The US Congress issues a resolution authorizing President Biden to use his armed forces in Mexican territory against the drug cartels.
Mexico City.- The Congress of the United States made the proposal to break into Western countries in order to eliminate, control and eradicate fentanyl trafficking as well as a military attack against the drug cartels in Mexico that have killed more than than 70,600 Americans last year, continues to penetrate US society and leave a trail of damage.
The Biden Administration and the DEA, the anti-narcotics agency, have raised the alarm in recent weeks due to the increase in cases and especially due to the proliferation of rainbow fentanyl, which is sold in various colors to attract the youngest.
Last January, the Texan congressman Dan Crenshaw executed the proposal to the chamber, to be approved and modified by the different institutions, today “Resolution 18” is already circulating that Authorizes the use of the Armed Forces of the United States against those responsible of trafficking fentanyl or a fentanyl-related substance into the United States or conducting other related activities that cause regional destabilization in the Western Hemisphere.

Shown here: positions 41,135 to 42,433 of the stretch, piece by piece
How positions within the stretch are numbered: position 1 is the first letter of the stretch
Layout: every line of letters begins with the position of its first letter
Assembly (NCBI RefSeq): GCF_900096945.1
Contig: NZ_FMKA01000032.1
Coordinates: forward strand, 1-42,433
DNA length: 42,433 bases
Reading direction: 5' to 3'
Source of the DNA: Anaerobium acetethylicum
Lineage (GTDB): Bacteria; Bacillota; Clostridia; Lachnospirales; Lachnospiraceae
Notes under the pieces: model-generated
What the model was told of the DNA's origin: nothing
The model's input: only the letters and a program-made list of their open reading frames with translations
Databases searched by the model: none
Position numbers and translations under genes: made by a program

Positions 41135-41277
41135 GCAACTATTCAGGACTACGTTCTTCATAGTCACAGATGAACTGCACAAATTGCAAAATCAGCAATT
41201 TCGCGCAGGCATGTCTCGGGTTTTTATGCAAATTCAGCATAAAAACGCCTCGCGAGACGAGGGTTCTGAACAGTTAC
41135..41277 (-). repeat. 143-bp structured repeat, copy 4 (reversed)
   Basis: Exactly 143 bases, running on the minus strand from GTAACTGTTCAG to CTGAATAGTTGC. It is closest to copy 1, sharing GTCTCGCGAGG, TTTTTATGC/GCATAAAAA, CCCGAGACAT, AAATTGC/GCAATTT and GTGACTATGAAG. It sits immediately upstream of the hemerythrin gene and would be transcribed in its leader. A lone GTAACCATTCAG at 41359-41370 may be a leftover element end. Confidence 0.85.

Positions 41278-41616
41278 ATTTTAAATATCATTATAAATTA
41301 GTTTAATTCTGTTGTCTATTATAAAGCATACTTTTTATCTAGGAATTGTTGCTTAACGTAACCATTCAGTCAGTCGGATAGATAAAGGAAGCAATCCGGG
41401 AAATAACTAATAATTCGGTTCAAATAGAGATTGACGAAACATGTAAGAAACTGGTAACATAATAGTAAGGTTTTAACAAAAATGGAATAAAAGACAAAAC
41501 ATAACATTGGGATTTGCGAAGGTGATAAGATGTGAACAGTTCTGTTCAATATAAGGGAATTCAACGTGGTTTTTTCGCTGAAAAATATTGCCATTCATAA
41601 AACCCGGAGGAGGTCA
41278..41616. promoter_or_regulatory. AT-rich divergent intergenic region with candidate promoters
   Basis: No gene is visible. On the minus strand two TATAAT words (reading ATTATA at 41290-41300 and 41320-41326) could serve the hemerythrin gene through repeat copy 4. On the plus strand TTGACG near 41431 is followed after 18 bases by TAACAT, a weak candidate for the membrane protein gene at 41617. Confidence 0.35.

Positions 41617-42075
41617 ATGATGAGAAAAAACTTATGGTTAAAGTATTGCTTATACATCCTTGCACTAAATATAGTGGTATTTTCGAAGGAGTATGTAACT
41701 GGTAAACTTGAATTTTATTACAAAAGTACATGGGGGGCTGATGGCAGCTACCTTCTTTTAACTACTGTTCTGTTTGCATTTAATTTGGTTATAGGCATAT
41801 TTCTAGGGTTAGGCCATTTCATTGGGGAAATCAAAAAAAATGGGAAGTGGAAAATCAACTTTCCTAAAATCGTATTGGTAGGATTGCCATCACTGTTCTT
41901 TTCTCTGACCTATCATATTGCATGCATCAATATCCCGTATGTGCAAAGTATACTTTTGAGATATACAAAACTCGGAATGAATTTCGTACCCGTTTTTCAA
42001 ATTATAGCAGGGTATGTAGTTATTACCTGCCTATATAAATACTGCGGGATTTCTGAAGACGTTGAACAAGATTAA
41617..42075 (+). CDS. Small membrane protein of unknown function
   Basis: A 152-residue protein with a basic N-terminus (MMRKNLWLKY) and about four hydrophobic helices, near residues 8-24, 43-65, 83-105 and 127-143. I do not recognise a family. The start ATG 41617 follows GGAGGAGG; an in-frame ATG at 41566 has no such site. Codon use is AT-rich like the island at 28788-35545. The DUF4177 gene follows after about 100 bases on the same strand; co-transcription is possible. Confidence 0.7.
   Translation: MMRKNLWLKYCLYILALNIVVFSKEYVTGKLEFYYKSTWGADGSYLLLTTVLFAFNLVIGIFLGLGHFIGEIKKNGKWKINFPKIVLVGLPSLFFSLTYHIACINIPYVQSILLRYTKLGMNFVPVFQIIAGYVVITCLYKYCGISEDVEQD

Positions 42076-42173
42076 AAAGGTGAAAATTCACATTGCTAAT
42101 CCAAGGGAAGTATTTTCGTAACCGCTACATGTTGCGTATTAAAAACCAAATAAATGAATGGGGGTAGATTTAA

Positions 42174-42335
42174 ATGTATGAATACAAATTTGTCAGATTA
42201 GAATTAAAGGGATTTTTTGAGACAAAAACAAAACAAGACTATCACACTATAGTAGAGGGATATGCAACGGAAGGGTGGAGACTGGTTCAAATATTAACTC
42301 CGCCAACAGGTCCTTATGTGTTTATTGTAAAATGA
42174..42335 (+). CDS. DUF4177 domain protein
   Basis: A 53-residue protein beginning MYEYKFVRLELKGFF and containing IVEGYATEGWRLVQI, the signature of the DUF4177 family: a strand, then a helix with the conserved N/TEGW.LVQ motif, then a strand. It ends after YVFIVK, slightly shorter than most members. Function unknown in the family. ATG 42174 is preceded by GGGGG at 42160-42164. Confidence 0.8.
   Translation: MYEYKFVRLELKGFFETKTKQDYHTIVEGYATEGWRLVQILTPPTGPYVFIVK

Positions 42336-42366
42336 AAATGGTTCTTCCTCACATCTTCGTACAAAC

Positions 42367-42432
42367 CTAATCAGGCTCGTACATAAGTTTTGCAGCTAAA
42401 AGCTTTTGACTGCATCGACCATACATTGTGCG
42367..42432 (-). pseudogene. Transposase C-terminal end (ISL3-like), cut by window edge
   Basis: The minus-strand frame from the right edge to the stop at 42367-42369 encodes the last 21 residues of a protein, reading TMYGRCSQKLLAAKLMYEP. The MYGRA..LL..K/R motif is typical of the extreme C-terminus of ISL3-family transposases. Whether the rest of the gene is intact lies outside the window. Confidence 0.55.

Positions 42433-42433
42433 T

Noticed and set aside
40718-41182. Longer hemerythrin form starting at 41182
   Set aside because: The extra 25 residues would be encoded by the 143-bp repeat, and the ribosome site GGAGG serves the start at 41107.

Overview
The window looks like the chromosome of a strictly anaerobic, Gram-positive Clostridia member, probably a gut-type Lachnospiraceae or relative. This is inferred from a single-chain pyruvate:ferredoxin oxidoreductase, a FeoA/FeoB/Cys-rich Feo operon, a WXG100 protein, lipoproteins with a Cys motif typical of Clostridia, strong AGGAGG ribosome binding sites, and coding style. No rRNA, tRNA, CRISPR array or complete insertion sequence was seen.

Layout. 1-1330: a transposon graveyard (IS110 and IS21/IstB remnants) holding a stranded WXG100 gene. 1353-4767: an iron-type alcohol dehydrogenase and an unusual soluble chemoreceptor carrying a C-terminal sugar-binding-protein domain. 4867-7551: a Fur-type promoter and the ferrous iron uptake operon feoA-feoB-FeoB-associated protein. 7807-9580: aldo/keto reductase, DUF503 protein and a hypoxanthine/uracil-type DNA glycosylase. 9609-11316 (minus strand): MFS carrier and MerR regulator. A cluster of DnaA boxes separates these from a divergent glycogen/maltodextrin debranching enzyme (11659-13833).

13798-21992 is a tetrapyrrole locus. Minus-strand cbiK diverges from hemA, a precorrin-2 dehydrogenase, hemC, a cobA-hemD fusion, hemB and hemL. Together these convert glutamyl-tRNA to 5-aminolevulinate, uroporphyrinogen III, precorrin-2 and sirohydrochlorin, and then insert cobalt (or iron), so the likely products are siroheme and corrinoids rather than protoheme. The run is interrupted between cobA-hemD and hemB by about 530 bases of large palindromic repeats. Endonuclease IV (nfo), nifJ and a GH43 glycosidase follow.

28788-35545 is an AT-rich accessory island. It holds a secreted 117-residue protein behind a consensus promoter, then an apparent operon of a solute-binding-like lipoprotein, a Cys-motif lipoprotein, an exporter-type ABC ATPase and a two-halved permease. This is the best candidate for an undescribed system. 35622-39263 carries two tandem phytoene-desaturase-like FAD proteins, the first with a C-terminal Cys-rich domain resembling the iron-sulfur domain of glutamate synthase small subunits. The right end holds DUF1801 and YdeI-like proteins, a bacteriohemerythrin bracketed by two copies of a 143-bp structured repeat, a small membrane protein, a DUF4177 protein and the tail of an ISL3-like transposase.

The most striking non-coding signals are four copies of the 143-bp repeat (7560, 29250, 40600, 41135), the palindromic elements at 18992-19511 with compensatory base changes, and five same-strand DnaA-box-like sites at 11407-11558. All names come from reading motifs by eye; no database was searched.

Among the points of resolution, the following stand out:
Whereas armed cartels such as the Sinaloa Cartel and the Jalisco Nueva Generación Cartel are responsible for trafficking fentanyl and fentanyl-related substances into the United States.
Whereas fentanyl and fentanyl-related substances kill approximately 80,000 Americans each year and is the leading cause of death among American men ages 18-45.
Whereas the Sinaloa Cartel and the Los Zetas Cartel, among others, constantly engage in violence against each other and other cartels, creating instability just a few miles from the United States (Mexico) border.
Considering that in 2015, the Sinaloa Cartel shot down a Mexican military helicopter with a high-powered weapon, an intelligence operation from different organizations is deployed to analyze the fire force with which they operate.